Thursday, September 03, 2015

Life-life balance


Gosh, I've rather been overtaken by events. In all my musings on the supposed plight of female jockeys and on other (semi-) related subjects, the name of Hayley Turner (pictured here at Southwell on a bitterly cold midwinter afternoon in December 2011, returning in victory on dear little Karma Chameleon, led by another successful race-rider, Hannah) had kept popping up.  Then, blow me, didn't she bowl us a googly by announcing her retirement.  I didn't see that one coming.  The media initially told us that she was retiring because of frustration with lack of big-race opportunities (which, of course, is no reason at all for retirement, as on that basis all bar about 10 jockeys - plus most trainers, including me - would have drawn stumps years ago.)

Happily, it turns out that this had just been a case of a journo picking up on one of the 50 sentences uttered, and then acting as if that had been the only one.  In fact, the key comes when we read that Hayley has used the dreaded phrase "work-life balance".  When you hear a trainer or a jockey coming up with those words, then you know that the closing credits will shortly be rolling on his/her career.  For most people, ie those whose jobs are not vocations, the job is only bearable if (a) it generates a certain amount of money, and (b) if it takes up no more than, on average, nine (fairly short) days a fortnight.

We, trainers and jockeys, are luckier than that, and hence the phrase work-life balance is about as meaningless as if a priest were to be using it, a dog-owner talking about a dog-owning/life balance, or a parent talking about a parenting-life balance.  Or, indeed a racehorse (or any other professional athlete, bar Premier League soccer players if everything that one used to read in the News of the Screws was correct, which I always used to assume was the case) talking about a work-life balance.  No, if you're a jockey or a trainer, you're a jockey or a trainer 24 hours a day, seven days a week, 52 weeks a year.  Just as if you're a parent; or just as if you own a dog.  Being a jockey or a trainer, being a parent, being a priest, being a racehorse or owning a dog is your life: it's not a part of it which you have to endure for a minority of the time, and for that we are lucky.

If you're unlucky, of course, there can come a time when you realise that there's more to life than this, and that this isn't life at all - and then, in fairness to yourself and to everyone else, you have to quit, because really, if you're going to do it properly, you can't just be on duty for a small part of the time.  Hayley has clearly reached that point, and I wasn't expecting that - but, by the same token, I was surprised when John Bramhill, who had always seemed totally committed to jockeying, reached that point a few years ago and jacked in the jockeying to become a work-rider for Godolphin (en route to making a career out of 'valetting' cars).  And I see that Ollie Stevens has reached that point, although he reached it so quickly that one has to suspect that he must have applied for his trainer's license under a misapprehension.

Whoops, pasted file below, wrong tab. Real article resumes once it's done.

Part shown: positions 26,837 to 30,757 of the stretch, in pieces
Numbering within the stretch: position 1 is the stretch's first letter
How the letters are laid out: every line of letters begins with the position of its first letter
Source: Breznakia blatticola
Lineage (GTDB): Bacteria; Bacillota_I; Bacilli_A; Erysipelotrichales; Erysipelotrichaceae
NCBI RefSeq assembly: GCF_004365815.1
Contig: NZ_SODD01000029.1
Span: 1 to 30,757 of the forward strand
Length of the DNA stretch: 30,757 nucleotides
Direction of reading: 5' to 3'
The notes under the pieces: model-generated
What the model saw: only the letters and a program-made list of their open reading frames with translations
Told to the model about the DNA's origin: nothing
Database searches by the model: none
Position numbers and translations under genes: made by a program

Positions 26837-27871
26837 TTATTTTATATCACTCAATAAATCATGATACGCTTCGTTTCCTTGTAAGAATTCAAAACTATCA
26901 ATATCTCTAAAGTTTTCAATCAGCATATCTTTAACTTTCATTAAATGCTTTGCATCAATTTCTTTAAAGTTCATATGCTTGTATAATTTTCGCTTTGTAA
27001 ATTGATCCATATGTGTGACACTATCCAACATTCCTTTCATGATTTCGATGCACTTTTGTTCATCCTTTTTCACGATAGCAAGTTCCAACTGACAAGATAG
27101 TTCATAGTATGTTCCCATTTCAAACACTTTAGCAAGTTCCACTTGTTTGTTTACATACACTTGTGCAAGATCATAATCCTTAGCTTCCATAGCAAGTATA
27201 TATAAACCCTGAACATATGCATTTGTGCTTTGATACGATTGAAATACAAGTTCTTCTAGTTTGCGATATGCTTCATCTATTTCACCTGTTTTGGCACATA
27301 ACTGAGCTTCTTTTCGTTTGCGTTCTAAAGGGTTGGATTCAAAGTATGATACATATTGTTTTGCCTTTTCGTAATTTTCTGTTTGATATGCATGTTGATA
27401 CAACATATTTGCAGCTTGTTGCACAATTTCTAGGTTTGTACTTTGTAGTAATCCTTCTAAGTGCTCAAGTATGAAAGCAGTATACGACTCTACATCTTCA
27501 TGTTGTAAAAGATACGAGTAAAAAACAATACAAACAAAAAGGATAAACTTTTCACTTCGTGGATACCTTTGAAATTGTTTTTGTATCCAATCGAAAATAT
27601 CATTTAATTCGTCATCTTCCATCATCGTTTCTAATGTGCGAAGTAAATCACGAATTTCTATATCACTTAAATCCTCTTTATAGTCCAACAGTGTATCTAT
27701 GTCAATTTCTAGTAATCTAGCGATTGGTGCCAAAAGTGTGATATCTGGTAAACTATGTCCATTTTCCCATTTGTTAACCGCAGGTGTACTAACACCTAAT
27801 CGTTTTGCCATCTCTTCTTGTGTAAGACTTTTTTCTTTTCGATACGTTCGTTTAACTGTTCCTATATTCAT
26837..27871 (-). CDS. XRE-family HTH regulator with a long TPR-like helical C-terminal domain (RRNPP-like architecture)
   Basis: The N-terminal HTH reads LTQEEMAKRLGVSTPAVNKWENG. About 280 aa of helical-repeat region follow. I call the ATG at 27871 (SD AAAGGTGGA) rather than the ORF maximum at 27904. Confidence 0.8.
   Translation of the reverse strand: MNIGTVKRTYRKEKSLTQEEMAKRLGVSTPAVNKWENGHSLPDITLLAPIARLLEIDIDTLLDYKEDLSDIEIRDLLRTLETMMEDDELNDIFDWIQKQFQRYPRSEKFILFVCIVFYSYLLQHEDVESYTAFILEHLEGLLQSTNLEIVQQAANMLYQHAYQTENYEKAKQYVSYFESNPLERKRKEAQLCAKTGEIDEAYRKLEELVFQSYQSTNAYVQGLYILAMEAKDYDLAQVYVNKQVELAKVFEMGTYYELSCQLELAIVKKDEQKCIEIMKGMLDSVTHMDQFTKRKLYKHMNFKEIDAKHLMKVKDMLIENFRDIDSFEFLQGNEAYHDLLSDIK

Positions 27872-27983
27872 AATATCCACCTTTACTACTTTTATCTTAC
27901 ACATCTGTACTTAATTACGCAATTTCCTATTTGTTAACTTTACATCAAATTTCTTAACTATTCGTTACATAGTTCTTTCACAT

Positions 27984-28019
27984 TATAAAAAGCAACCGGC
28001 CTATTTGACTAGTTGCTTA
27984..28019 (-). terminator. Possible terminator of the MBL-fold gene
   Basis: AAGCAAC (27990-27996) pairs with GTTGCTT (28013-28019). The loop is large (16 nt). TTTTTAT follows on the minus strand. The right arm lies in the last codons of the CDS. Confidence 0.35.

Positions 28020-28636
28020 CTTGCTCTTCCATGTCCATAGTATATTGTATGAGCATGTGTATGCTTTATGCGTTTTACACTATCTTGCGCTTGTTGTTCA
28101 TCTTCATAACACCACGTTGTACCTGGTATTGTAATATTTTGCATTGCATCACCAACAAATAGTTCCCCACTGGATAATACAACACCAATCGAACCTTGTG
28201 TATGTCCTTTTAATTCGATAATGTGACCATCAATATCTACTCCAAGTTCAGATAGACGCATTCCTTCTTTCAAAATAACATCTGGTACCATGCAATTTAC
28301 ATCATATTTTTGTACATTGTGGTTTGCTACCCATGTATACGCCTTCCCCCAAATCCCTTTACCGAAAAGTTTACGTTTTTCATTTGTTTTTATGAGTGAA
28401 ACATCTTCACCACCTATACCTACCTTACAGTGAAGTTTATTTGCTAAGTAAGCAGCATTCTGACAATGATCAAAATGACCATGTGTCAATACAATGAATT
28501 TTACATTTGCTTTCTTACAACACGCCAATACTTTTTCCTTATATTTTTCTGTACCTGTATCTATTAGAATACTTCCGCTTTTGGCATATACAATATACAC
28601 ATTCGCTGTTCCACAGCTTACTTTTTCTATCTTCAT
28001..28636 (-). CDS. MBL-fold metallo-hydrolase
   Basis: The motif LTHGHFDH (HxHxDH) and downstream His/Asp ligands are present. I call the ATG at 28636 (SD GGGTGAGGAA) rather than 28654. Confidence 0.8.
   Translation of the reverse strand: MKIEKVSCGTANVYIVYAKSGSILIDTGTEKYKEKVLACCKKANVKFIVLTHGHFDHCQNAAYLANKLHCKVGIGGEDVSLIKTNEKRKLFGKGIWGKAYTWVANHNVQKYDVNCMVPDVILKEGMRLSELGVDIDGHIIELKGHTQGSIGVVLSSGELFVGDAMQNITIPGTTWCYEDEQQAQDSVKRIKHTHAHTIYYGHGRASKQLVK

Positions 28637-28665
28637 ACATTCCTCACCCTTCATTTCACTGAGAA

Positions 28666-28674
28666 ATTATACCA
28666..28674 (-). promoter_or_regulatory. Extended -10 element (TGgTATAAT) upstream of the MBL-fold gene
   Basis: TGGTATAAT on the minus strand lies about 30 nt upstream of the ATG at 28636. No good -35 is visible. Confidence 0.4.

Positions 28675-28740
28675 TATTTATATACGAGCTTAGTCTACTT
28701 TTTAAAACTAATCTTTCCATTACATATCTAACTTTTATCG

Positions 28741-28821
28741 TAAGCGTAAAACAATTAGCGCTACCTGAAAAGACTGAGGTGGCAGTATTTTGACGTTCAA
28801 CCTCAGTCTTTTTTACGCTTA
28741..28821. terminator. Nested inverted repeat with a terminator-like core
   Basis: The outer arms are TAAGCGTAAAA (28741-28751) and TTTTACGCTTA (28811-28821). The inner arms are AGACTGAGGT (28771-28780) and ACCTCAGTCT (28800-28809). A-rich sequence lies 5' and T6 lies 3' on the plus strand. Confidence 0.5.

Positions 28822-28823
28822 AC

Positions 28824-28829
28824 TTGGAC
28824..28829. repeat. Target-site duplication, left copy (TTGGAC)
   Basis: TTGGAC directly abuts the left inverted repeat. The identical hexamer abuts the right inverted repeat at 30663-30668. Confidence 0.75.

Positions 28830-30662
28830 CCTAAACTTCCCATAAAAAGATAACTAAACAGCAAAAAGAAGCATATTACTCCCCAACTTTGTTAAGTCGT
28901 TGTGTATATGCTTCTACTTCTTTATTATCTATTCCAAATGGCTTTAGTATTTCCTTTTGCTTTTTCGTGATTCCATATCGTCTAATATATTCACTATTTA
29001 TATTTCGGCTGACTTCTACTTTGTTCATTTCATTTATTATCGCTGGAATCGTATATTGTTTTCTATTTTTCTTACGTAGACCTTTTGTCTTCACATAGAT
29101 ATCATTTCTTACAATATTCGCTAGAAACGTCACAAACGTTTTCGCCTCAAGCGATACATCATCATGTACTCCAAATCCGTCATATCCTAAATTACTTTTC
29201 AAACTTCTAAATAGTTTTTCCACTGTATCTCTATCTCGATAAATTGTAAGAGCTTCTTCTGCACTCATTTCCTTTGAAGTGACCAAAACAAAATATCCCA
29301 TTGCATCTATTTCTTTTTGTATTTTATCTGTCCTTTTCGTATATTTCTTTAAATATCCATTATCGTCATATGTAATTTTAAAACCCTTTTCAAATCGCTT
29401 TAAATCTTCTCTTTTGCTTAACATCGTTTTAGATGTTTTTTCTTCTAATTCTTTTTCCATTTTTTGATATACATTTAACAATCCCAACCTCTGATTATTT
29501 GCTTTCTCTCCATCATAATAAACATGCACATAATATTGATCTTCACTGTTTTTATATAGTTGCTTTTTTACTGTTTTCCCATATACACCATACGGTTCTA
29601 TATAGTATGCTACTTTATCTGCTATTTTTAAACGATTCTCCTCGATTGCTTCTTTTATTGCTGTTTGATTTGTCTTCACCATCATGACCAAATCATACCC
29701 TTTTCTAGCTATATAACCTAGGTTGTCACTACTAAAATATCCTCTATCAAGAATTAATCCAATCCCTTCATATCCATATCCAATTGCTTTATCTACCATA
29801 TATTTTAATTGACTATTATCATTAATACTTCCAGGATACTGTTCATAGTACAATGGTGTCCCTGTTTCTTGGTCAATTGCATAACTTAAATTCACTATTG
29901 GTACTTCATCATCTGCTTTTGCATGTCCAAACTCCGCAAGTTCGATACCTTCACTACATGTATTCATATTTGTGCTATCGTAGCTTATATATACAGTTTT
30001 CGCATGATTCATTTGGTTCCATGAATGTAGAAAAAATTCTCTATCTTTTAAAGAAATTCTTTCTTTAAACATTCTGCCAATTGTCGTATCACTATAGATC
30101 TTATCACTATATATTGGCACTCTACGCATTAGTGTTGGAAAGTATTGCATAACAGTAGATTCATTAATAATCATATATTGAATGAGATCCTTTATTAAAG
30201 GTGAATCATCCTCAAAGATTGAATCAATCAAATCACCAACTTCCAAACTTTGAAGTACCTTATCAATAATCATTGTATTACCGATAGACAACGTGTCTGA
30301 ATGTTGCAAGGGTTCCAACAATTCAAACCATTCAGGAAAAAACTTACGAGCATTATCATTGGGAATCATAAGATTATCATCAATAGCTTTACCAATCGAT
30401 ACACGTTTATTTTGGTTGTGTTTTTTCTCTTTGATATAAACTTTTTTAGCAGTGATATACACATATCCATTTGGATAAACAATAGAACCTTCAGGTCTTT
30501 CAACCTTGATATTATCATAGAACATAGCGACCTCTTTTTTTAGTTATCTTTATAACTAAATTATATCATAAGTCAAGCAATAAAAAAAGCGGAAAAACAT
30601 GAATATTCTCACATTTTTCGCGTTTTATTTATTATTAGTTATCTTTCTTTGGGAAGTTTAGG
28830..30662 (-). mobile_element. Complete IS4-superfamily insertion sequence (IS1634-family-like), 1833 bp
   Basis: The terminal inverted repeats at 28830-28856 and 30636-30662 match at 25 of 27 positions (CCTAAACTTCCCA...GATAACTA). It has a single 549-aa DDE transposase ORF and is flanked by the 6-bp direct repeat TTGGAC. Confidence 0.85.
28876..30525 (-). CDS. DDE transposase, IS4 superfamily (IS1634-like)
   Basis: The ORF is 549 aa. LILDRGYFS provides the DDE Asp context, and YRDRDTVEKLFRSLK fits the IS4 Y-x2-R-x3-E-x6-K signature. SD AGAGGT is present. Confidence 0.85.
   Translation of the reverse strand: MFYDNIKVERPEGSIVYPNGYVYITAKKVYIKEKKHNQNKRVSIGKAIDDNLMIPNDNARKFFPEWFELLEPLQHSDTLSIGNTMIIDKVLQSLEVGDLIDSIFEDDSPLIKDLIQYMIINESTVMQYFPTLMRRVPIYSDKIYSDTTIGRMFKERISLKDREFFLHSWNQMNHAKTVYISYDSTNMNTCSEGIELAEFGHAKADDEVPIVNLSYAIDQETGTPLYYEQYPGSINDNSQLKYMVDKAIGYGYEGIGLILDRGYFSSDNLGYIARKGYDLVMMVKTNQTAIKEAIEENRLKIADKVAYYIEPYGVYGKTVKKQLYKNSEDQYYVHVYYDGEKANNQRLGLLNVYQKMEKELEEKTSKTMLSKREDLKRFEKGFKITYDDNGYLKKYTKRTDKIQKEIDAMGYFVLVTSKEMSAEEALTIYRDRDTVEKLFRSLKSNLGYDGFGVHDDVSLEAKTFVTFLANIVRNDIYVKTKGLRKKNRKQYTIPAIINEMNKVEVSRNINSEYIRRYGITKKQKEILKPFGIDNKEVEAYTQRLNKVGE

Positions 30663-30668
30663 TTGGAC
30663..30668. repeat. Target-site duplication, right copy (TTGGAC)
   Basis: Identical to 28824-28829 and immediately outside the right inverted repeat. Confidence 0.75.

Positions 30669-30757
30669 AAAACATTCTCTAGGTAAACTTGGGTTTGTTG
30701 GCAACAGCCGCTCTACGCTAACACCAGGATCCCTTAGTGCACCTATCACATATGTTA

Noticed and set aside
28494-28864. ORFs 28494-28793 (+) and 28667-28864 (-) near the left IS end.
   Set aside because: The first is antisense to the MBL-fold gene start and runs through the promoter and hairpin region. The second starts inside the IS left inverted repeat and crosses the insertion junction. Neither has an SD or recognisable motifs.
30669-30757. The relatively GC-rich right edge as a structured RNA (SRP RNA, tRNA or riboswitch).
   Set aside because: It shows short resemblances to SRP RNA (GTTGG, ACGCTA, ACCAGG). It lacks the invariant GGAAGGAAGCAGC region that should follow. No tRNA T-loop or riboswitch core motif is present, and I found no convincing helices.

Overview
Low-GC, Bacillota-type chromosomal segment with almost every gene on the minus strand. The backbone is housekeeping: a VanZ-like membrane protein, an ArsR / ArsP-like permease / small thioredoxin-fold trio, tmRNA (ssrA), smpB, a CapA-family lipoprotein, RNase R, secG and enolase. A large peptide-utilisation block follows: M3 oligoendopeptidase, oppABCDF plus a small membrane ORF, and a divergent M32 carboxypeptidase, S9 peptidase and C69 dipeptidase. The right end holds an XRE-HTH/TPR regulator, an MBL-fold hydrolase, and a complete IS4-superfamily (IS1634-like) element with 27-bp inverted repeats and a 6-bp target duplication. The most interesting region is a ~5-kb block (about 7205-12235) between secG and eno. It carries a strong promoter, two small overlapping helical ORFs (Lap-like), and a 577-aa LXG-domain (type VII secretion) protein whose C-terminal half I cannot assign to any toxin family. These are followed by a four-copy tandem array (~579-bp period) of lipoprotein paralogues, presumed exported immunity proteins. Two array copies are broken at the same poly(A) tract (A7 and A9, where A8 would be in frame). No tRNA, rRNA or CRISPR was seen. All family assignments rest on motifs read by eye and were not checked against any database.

I haven't seen the light (yet) even if I was rather put to shame by Eugene Stamford when I bumped into him in Horse Requisites yesterday.  Eugene worked the conversation around to Hayley's bombshell, asking me what I made of it all.  I told him, as I've told you, that I thought that the give-away was that she'd swallowed the work-life balance fly, about which Eugene seemed rather dismissive.  He asked me how many days off I'd had this year, and I admitted that I had taken two days off in January (although one could argue that it was debatable whether they were days off, as I went to see the stud where my broodmare lives and to inspect some stallions; and said broodmares plus my weekly stallion profiles on www.thoroughbredinternet.com have proved to be my bread-winners over the past 12 months).

Anyway, Eugene's retort was that he hasn't had a day off for 20 years - and I rather suspect that that is true. He would, of course, have had days off plus annual leave when he was Mel Brittain's assistant and Conrad Allen's (now Cllr. Allen's) head lad, but it would be about 20 years since he set up his livery yard, which became his training yard, so that's probably true.  The gist of this is that I consider myself fortunate not to yearn for a work-life balance - but, by the same token, am not surprised when I hear that some lost soul has just had his/her Road-to-Damascus moment.

And, by the way, my life-life balance will be taking me on the road not to Damascus tomorrow, but to Wigan Pier, with Grand Liaison.

4 comments:

neil kearns said...

dont know what the official ground is it at haydock but having been sat in a traffic jam outside hp on monday in a monsoon for what seemed like hours on monday if the word good is in there the drainage there must be something else
best of luck

Brian Jones said...

great read John, especially the Ollie Stevens line ... thanks

David Winter said...
This comment has been removed by the author.
neil kearns said...

turned on tv boxand heard your dulcet tones tipping 10/1 winners whatever next your prerace anaysis was spot on nice one john